When using a network room, have a list of user names and passwords, as some students will forget theirs. These should be written on card or in a word or spelling book, with the password spelt correctly.

Know the procedures for using the room. For example, when logging off and before leaving the room have every pupil upturn the mouse so you can check the mouse balls are still in place.

If there is class management software available, such as RM Tutor, Viglen ClassLink, NetSupport School or NetOp School, become familiar with it and practise using it as this will provide you with much more control, giving you confidence - you are in charge. Get tips from the ICT co-ordinator.

Establish the rules of the network room in the first few lessons and have other work available for slower pupils. Do not assume that just because they are Year 5 they know what they should do. Go to the room before the lesson to check that everything you need is working - especially the printer.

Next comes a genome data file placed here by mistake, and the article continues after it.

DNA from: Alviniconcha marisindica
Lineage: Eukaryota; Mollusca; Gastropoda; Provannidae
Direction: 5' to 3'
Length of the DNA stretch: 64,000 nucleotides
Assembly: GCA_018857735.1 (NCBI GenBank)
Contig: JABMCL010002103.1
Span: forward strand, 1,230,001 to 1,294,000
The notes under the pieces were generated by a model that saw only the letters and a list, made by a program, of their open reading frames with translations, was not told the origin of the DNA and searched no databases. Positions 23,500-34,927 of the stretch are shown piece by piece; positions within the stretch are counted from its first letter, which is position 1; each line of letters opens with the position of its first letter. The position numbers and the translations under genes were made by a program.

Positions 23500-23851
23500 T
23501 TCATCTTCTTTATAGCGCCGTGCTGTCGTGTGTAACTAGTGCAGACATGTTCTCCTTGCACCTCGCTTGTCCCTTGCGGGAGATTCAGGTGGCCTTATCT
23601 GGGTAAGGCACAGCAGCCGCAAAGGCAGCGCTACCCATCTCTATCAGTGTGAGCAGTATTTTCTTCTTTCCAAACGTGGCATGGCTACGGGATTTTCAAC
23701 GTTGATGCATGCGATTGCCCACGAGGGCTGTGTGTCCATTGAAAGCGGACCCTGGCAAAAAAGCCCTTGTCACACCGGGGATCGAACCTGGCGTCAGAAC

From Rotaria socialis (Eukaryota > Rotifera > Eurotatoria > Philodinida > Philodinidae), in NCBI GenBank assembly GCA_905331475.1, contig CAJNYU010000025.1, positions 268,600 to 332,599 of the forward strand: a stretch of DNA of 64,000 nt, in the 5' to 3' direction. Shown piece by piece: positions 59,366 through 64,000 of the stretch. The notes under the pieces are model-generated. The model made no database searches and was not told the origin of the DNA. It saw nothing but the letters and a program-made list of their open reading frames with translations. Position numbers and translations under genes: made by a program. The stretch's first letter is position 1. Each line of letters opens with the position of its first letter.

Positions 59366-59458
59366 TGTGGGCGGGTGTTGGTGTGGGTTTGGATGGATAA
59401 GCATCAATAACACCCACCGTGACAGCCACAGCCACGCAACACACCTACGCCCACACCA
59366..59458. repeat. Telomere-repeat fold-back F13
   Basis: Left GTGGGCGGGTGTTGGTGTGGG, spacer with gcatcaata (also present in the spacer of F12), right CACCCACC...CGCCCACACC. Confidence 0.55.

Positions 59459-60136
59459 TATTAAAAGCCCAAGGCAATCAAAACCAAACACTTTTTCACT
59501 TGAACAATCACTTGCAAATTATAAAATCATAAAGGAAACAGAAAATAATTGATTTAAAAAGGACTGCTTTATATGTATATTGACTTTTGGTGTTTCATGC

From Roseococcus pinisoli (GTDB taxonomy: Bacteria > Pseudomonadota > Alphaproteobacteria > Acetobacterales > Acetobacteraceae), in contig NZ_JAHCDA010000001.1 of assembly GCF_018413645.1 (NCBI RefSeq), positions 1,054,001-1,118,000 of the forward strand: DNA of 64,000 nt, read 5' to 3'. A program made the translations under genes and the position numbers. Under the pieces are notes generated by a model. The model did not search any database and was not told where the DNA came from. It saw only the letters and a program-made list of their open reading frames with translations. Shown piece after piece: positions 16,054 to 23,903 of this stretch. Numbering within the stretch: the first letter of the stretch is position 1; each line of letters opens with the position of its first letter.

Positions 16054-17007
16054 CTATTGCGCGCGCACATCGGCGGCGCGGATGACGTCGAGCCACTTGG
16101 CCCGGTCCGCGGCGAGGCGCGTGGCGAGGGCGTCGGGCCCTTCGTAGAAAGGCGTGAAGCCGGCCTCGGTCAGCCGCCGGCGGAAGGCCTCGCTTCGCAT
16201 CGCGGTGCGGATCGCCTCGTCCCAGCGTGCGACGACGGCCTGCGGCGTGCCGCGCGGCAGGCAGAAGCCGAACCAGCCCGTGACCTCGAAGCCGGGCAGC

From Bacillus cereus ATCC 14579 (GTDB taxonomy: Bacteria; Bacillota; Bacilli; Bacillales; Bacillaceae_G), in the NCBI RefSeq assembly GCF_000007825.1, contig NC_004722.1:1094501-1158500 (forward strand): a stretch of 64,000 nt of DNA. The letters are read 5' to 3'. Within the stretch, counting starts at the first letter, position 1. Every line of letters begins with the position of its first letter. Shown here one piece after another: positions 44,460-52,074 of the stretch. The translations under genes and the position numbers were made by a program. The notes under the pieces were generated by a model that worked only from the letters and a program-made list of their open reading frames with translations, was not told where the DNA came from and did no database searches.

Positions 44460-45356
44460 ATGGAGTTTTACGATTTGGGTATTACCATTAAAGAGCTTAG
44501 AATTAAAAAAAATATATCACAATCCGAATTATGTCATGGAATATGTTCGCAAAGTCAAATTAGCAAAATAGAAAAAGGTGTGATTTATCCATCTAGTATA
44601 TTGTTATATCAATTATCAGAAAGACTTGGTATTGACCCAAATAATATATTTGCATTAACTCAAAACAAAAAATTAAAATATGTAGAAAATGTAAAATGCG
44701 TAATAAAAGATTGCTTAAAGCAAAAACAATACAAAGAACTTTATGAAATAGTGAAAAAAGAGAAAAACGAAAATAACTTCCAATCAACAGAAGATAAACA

If the network room is not equipped with headphones, ask the ICT co-ordinator or technician to ensure that sound on each machine is disabled. For some students the temptation of adjusting the sound setting to unsociable levels is just too great.

If you don't set ground rules for printing you can waste valuable resources with unnecessary print-outs. Establish the rule of "only one click to print", and students can only print when they have your permission.

Beware of using floppy discs for storing or transferring work. These are unreliable and can spread viruses. Get students into the habit of saving their work to the public drive on the network and teach them how to retrieve it via the network. If you do need to transfer files, use a USB storage device.